Prince Firouz Schah was now convinced that the inclinations of the princess corresponded with his own; but though her every word and movement increased the tenderness of his passion, he did not forget the respect due to her rank and virtue. One of her women attendants, however, seeing clearly in what direction matters were tending, and fearing for herself the results of a sudden discovery, withdrew secretly, saying nothing to the rest, and running quickly to the chief of the guards she cried, 'O miserable man, what sorry watch is this that thou hast kept, guarding the King's honour; and who is this man or genie that thou hast admitted to the presence of our mistress? Nay, if the matter be not already past remedy the fault is not thine!'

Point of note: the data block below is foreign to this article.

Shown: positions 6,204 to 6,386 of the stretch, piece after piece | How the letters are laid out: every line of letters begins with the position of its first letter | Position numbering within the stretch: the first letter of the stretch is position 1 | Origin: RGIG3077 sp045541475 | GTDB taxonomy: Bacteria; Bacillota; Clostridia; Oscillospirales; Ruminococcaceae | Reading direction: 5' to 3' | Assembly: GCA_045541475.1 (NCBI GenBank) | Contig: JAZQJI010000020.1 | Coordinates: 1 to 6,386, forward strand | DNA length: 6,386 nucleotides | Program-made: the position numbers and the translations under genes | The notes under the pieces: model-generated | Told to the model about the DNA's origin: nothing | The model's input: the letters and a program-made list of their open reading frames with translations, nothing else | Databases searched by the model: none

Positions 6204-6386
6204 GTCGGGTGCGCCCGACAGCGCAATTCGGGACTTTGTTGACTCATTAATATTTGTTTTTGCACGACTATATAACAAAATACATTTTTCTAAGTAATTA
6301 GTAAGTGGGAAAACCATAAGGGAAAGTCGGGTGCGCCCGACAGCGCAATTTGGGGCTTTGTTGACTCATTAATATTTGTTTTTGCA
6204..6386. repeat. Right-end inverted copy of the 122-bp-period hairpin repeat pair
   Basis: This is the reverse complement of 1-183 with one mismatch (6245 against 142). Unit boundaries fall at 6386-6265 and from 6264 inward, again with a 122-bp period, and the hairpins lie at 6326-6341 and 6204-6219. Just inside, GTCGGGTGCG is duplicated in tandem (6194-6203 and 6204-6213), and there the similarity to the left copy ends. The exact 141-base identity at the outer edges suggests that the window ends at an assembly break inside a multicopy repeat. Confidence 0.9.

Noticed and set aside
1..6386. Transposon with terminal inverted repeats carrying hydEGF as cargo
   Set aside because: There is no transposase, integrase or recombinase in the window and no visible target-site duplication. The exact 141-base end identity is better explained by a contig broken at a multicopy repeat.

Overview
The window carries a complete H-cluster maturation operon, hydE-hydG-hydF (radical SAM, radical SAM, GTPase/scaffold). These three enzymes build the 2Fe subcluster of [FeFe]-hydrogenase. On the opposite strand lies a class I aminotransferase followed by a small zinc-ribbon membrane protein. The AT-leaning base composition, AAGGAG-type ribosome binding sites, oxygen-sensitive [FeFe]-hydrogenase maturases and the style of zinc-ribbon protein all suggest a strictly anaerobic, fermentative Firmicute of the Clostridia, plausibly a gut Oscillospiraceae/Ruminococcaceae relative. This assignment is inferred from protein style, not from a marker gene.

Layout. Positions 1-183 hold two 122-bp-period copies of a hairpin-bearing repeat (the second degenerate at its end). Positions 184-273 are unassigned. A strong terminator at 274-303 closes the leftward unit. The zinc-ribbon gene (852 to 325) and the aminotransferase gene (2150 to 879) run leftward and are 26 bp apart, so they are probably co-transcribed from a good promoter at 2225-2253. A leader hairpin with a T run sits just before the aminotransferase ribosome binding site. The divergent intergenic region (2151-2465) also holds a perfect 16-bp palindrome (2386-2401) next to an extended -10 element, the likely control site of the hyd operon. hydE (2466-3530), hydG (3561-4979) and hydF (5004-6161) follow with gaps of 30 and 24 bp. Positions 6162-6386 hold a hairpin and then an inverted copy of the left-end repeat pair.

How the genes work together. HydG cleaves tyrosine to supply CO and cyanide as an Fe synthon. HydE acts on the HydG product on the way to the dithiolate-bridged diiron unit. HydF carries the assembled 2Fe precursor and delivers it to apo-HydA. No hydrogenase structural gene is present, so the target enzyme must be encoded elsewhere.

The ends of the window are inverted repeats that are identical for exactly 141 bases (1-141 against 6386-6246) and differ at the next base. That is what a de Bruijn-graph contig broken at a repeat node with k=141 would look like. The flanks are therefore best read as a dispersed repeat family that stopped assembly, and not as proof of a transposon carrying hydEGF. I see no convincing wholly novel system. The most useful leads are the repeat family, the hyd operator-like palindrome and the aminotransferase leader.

Till the tale of her mirror contented her.

Till the tale of her mirror contented her.

At these words he quickly leapt up in alarm, and going secretly he lifted the curtain of the inner chamber, and there beheld at the princess's side a youth of such fair and majestical appearance that he durst not intrude unbidden. He ran shrieking to the King, and as he went he rent his garments and threw dust upon his head. 'O sire and master,' he cried, 'come quickly and save thy daughter, for there is with her a genie in mortal form and like a king's son to look upon, and if he have not already carried her away, make haste and give orders that he be seized, lest thou become childless.'

The King at once arose and went in great haste and fear to his daughter's palace. There he was met by certain of her women, who, seeing his alarm, said, 'O sire, have no fear for the safety of thy daughter; for this young man is as handsome of heart as of person, and as his conduct is chaste, so also are his intentions honourable.'